We need a minister for Cool, too

Australia's minister for the environment, Peter Garrett, was a successful rock star before he entered politics – fronting the controversial band Midnight Oil. Now the band is reuniting and he's performing a series of fundraising concerts for the victims of last month's bush fires, starting this weekend. What an inspiring gesture.

Back in the UK we have the hapless Secretary of State for Children, Ed Balls, waffling on all fronts about learning lessons after Lord Laming's scathing report into the state of child protection in England, which ended with the chilling words JUST DO IT!

Ed Balls can't even run one career, let alone put on a night in my local pub to raise funds for our battered and beaten kids. Political office is proving a very difficult job for this lacklustre individual. Coco the Clown would probably achieve more.

React Now

Latest stories from i100
Have you tried new the Independent Digital Edition apps?
iJobs Job Widget
iJobs General

Ashdown Group: Senior PHP Developer - OOP, Javascript, HTML, CSS, SQL

£39000 per annum: Ashdown Group: Senior PHP Developer - OOP, Javascript, HTML,...

Austen Lloyd: Commercial / Residential Property - Surrey

Excellent Salary: Austen Lloyd: SURREY MARKET TOWN - SENIOR PROPERTY SOLICITOR...

Recruitment Genius: Graduate Programme - Online Location Services Business

Negotiable: Recruitment Genius: What do you want to do with your career? Do yo...

Recruitment Genius: Senior QC Scientist

Negotiable: Recruitment Genius: This company is a leading expert in immunoassa...

Day In a Page

Read Next
File: David Cameron offers a toast during a State Dinner in his honour March 14, 2012  

I saw the immigration lies a mile off - and now nobody can deny it

Nigel Farage
The Uber app allows passengers to hail a taxi with a smartphone  

Who wouldn’t like a sharing economy? Well, me, for one

Mary Dejevsky
Homeless Veterans Christmas Appeal: ‘We give them hope. They come to us when no one else can help’

Christmas Appeal

Meet the charity giving homeless veterans hope – and who they turn to when no one else can help
Should doctors and patients learn to plan humane, happier endings rather than trying to prolong life?

Is it always right to try to prolong life?

Most of us would prefer to die in our own beds, with our families beside us. But, as a GP, Margaret McCartney sees too many end their days in a medicalised battle
Thomas Cook's outgoing boss Harriet Green got by on four hours sleep a night - is that what it takes for women to get to the top?

What does it take for women to get to the top?

Thomas Cook's outgoing boss Harriet Green got by on four hours sleep a night and told women they had to do more if they wanted to get on
Christmas jumper craze: Inside the UK factory behind this year's multicultural must-have

Knitting pretty: British Christmas Jumpers

Simmy Richman visits Jack Masters, the company behind this year's multicultural must-have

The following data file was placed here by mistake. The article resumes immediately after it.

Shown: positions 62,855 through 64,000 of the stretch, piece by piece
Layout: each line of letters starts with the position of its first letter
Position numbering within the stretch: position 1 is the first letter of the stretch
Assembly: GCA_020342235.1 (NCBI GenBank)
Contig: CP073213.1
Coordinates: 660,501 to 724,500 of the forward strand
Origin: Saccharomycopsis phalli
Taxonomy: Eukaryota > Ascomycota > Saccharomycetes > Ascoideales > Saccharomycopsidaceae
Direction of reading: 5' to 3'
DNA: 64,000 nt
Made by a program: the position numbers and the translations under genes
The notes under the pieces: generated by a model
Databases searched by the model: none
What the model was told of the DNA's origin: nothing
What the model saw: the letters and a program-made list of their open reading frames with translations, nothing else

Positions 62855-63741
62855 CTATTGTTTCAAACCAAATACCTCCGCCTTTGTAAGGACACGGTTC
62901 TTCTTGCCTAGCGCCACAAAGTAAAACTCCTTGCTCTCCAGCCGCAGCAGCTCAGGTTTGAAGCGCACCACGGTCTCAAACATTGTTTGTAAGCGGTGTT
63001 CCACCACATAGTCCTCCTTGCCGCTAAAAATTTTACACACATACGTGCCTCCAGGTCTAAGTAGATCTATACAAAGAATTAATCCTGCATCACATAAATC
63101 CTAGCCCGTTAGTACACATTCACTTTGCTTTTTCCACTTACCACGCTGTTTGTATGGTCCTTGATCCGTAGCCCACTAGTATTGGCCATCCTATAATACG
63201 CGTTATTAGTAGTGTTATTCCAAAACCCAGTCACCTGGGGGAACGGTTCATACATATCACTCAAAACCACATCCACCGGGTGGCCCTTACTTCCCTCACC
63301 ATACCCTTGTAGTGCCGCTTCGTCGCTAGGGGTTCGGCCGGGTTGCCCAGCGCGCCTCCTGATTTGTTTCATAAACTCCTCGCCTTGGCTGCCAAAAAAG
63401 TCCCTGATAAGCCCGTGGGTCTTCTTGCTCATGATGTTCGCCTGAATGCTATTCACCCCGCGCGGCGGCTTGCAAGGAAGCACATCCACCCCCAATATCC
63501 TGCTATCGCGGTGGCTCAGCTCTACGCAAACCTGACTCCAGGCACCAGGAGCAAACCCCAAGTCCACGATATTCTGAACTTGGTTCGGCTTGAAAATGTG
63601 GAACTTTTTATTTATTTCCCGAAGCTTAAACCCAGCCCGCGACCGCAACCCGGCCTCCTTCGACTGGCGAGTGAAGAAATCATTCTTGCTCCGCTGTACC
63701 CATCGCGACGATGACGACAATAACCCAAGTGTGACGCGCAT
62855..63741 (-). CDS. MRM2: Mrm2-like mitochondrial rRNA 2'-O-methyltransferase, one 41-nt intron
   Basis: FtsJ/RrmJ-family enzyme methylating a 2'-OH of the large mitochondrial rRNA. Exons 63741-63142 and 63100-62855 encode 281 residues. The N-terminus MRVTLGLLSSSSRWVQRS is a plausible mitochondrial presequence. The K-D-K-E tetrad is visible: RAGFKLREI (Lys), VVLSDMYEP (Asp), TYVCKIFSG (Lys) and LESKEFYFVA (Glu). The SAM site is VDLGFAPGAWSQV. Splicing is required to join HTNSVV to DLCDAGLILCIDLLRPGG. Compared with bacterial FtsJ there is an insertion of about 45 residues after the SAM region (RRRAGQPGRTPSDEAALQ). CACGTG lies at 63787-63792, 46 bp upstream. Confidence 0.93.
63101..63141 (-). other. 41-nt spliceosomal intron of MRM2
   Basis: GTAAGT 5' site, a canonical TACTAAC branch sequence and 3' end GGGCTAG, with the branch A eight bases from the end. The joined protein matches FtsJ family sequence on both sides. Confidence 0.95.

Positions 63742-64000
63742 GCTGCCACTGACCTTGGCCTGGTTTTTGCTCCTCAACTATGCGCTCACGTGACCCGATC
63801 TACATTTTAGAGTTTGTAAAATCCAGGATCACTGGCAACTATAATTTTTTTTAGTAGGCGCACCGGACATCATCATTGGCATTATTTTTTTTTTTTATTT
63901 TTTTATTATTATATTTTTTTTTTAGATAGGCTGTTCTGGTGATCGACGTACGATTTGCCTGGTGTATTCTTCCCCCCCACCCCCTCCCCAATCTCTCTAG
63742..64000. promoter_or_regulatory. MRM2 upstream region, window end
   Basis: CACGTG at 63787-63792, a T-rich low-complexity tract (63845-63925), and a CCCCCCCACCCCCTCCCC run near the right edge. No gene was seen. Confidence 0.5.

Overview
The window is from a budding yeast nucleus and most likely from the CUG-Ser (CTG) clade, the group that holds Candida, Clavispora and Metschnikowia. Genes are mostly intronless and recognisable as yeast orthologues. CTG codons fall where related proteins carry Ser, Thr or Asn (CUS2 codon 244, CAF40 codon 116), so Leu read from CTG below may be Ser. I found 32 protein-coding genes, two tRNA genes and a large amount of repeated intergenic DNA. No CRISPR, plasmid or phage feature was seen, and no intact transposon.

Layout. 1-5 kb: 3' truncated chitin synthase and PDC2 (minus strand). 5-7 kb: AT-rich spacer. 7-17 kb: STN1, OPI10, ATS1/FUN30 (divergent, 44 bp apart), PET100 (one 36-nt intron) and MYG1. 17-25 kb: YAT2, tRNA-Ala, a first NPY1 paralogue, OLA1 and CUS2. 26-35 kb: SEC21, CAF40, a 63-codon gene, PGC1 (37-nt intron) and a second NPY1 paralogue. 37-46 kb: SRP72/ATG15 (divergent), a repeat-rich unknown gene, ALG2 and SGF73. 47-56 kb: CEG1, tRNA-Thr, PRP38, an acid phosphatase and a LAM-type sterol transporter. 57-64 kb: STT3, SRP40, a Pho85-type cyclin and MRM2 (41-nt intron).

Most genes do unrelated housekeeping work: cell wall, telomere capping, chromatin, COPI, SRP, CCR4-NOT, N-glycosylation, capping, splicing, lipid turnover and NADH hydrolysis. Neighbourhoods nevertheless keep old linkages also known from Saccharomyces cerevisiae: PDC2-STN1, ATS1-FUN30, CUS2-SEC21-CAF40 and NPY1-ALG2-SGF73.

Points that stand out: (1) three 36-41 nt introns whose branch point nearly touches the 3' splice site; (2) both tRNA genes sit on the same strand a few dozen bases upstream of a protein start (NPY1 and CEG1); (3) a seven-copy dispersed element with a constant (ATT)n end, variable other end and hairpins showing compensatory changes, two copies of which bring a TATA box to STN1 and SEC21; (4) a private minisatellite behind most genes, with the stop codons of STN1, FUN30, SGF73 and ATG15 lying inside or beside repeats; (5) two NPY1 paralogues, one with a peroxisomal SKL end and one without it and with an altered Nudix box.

French chefs have launched a campaign to end violence in kitchens - should British restaurants follow suit?

French chefs campaign against bullying

A group of top chefs signed a manifesto against violence in kitchens following the sacking of a chef at a Paris restaurant for scalding his kitchen assistant with a white-hot spoon
Radio 4 to broadcast 10-hour War and Peace on New Year's Day as Controller warns of cuts

Just what you need on a New Year hangover...

Radio 4 to broadcast 10-hour adaptation of War and Peace on first day of 2015
Cuba set to stage its first US musical in 50 years

Cuba to stage first US musical in 50 years

Claire Allfree finds out if the new production of Rent will hit the right note in Havana
Christmas 2014: 10 best educational toys

Learn and play: 10 best educational toys

Of course you want them to have fun, but even better if they can learn at the same time
Paul Scholes column: I like Brendan Rodgers as a manager but Liverpool seem to be going backwards not forwards this season

Paul Scholes column

I like Brendan Rodgers as a manager but Liverpool seem to be going backwards not forwards this season
Lewis Moody column: Stuart Lancaster has made all the right calls – now England must deliver

Lewis Moody: Lancaster has made all the right calls – now England must deliver

So what must the red-rose do differently? They have to take the points on offer 
Cameron, Miliband and Clegg join forces for Homeless Veterans campaign

Cameron, Miliband and Clegg join forces for Homeless Veterans campaign

It's in all our interests to look after servicemen and women who fall on hard times, say party leaders
Millionaire Sol Campbell wades into wealthy backlash against Labour's mansion tax

Sol Campbell cries foul at Labour's mansion tax

The former England defender joins Myleene Klass, Griff Rhys Jones and Melvyn Bragg in criticising proposals
Nicolas Sarkozy returns: The ex-President is preparing to fight for the leadership of France's main opposition party – but will he win big enough?

Sarkozy returns

The ex-President is preparing to fight for the leadership of France's main opposition party – but will he win big enough?
Is the criticism of Ed Miliband a coded form of anti-Semitism?

Is the criticism of Miliband anti-Semitic?

Attacks on the Labour leader have coalesced around a sense that he is different, weird, a man apart. But is the criticism more sinister?
Ouija boards are the must-have gift this Christmas, fuelled by a schlock horror film

Ouija boards are the must-have festive gift

Simon Usborne explores the appeal - and mysteries - of a century-old parlour game